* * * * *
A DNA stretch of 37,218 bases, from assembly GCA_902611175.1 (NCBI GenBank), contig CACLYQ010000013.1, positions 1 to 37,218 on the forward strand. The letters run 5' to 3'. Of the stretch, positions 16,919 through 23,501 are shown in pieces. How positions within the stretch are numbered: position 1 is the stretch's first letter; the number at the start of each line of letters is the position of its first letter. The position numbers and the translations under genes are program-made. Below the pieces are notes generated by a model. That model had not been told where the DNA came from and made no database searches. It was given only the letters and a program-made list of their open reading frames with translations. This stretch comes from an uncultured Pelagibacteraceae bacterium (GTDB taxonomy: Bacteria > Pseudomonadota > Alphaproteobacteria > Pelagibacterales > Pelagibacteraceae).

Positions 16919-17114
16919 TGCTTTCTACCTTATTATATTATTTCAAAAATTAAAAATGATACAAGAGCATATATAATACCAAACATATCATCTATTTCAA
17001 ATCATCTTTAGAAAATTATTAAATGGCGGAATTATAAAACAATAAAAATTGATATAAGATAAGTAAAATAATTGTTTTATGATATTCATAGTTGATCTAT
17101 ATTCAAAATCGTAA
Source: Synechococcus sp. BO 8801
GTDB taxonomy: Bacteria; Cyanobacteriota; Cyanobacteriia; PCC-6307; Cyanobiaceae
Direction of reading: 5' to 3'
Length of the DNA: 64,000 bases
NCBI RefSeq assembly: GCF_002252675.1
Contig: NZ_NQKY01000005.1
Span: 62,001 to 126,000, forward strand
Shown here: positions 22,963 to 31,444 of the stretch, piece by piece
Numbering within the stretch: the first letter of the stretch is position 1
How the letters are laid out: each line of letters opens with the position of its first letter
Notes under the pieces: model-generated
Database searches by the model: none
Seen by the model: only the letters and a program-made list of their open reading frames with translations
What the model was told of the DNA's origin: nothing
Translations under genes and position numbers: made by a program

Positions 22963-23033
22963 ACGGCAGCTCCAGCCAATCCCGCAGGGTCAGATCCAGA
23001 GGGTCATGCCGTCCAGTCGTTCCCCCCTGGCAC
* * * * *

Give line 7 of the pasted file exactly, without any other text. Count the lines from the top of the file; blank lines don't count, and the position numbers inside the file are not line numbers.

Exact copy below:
GTDB taxonomy: Bacteria; Cyanobacteriota; Cyanobacteriia; PCC-6307; Cyanobiaceae